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As the boomers age, senior-living options are booming, too

From luxury 55-over condos to assisted living
Posted: 6:48 AM, Jun 14, 2017
Updated: 2017-06-14 10:48:57Z

It seems as if they're popping up everywhere -- a Magnolia Springs, a Traditions, a Dominion and more. They comprise a mix of independent and assisted-living apartments for the growing senior population.

Two facilities are under construction each in Florence and Loveland, and one in Hamilton Township. Word from local officials is that more are on the way.

The new complexes are both an influx of senior-living chains expanding where their research shows a need, and local groups such as Baptist Life Communities, which is building the Seasons@Alexandria to replace its convalescent center in Newport.

Some developers also are building high-end apartment complexes aimed at people 55 and older; community services groups are targeting the same population with income-restricted residences.

The over-65 population continues to grow, said Paula Smith, communications manager for the Council on Aging. There is a real need for senior housing.

"A lot of the desirable places have waiting lists of two to three years," she said.

Seniorhousingnet.com lists 188 existing senior communities, including age-restricted apartments, across the Greater Cincinnati region. Of course, not all are new, and prices vary. Higher-end complexes start charging in the mid-$2,000 per month. Depending on options, those prices can shoot up quickly. Payingforseniorcare.com estimates $4,000 is the average cost in the Cincinnati region.

People used to say that assisted living wasn't for them, said Debby Farmer, director of community relations at the under-construction Magnolia Springs in Loveland. "But the tide is turning."

"What (the baby boomer) generation is learning is 'Why not?' It's three meals a day, lots of activities, and someone cleans my apartment," she said.

Prices at Magnolia Springs Loveland will start in the low $3,000s, depending on an individual's needs and size of apartment. It's expected to open in September or October.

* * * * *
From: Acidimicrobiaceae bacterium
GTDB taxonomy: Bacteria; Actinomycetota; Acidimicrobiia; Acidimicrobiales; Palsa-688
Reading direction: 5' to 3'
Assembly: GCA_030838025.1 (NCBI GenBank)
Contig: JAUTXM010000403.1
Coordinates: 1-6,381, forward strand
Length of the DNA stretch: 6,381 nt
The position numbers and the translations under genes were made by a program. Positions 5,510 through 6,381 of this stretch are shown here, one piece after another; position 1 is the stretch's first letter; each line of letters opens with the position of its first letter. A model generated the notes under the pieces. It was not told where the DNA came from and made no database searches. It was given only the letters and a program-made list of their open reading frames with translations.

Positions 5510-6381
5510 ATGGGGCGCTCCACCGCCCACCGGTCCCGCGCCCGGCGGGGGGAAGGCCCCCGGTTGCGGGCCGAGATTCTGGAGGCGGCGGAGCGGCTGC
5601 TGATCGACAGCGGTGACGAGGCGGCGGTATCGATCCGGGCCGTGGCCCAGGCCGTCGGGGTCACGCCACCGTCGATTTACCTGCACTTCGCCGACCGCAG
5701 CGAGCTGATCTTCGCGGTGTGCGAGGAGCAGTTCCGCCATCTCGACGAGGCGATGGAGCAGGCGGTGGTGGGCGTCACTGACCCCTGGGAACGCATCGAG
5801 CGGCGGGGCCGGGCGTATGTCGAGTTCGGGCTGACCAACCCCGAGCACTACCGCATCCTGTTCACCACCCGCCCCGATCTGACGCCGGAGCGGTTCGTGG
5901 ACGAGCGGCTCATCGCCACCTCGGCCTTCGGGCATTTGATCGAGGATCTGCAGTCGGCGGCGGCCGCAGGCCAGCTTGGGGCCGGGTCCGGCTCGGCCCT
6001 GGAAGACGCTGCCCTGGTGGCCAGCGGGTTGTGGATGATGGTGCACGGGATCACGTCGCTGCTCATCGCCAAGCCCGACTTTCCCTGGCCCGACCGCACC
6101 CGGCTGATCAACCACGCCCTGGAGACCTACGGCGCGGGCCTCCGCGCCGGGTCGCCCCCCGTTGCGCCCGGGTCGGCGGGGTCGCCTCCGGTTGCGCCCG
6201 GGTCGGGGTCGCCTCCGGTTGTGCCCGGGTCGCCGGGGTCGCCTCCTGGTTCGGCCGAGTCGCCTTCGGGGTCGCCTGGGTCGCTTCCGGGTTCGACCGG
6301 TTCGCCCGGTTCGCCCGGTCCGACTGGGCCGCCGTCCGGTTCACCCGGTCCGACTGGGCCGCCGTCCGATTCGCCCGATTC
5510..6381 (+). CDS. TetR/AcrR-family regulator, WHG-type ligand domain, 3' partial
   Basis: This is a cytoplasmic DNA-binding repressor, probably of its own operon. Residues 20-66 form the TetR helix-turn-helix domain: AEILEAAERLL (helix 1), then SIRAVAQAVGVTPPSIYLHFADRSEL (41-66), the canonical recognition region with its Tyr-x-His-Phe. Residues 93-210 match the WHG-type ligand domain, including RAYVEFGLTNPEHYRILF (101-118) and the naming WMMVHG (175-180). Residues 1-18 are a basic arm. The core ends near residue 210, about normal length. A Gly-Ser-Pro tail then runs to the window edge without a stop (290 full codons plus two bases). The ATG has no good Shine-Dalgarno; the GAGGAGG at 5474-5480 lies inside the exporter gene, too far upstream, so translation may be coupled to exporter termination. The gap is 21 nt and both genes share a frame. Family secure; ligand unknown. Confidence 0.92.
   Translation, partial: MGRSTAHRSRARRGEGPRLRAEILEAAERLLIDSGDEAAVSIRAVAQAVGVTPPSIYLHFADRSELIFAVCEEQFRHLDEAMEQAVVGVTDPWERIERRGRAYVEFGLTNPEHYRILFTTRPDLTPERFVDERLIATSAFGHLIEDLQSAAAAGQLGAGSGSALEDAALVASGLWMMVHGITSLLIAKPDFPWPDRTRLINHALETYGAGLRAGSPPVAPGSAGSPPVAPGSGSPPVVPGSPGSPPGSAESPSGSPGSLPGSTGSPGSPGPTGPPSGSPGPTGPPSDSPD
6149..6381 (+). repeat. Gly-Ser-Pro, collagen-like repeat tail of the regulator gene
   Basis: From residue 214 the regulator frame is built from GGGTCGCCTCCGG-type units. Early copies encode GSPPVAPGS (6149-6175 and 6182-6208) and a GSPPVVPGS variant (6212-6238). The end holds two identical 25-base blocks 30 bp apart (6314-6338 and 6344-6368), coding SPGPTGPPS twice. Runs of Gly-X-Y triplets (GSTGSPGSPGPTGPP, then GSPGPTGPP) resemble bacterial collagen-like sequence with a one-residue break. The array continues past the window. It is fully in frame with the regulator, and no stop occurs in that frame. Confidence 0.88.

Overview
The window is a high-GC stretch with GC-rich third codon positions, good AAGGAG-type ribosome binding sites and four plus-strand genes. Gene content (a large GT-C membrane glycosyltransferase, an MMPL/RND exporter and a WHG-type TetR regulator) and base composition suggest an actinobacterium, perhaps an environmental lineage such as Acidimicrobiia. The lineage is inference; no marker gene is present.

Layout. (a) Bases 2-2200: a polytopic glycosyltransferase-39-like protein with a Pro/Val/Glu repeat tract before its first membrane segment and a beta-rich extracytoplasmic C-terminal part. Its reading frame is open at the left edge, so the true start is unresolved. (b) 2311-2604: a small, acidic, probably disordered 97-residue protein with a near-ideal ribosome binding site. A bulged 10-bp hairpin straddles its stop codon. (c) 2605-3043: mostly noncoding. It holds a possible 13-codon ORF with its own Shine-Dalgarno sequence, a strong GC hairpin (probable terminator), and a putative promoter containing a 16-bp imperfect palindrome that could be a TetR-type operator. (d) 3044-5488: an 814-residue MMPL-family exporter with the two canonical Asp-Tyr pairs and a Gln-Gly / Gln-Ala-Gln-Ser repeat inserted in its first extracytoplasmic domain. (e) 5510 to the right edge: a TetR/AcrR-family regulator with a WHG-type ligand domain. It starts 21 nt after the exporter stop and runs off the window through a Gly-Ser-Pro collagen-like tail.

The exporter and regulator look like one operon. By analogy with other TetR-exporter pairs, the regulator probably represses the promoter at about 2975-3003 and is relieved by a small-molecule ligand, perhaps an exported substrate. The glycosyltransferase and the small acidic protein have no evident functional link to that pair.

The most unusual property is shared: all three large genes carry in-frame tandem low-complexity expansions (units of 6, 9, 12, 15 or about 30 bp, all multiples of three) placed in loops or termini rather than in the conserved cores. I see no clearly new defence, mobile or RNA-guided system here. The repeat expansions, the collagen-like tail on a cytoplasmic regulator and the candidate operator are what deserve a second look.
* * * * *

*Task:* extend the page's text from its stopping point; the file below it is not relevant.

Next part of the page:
Communities such as Florence are pleased with the new construction and interest.

"We're seeing interest across the spectrum," said Joshua Hunt, director of business and community development for Florence. "It's good for Florence. You've got to think of all your residents, from low income to senior development."

A rendering of the back of a Dominion Senior Living complex that is being built in Florence.

Magnolia Springs Florence opened in the last year, and Dominion Senior Living is set to open in the fall of 2018. And Hunt said he's gotten other requests for senior-living construction.

Ohio sites include the Magnolia Springs in Loveland, Traditions of Deerfield, and Hopkins Commons in Hamilton Township. Florence also recently approved a zoning change on about a half-acre of land along U.S. Route 42 near Bill Wentz Drive for apartments aimed at older residents. Episcopal Retirement Services Affordable Living, LLC requested the change. The company did not return calls about the project.

Hunt said the city also is looking at a mix of projects aimed at seniors in the community. He said the city wants to be sure that if needs change in 25 to 30 years, the development can change its target audience -- for example, reverting to apartments for residents of any age.

Traditions of Deerfield is one of the expanding companies out of Indianapolis, said Kristi Guilfoyle, executive director. Traditions hopes to open by the end of the year.

Like other locations, it will have amenities ranging from a hair salon, movie theater and meals with 123 studio and one- and two-bedroom apartments. Several locations, such as Traditions, have specialty memory care apartments. In Traditions' case, there will be 39 as part of the mix.

While the Council on Aging doesn't help find housing, Smith said, it gets a lot of calls for subsidized housing.

Hopkins Commons and Newport Millennium Housing Corp.'s Highland Village apartments in Highland Heights will have subsidized independent housing for lower-income residents. Hopkins will have 160 apartments where seniors can buy services as needed to help them age in place. Nearby Otterbein Skilled Nursing & Rehabilitation Neighborhood is available as a nursing care option.

Highland Village will have 104 one-bedroom apartments and seven two-bedroom duplex units with garages. While it is income-restricted, it is not assisted living.

Seniors looking for places to live should determine exactly what they need, Smith said. Some places offer a spectrum of options, from independent living and assisted living to nursing home. She also advises seniors to read the contract carefully. There may be a time when you are required to move to the next stage.

Financial planning is critical, she added.

"What will you do if you run out of money? Not all places accept Medicaid."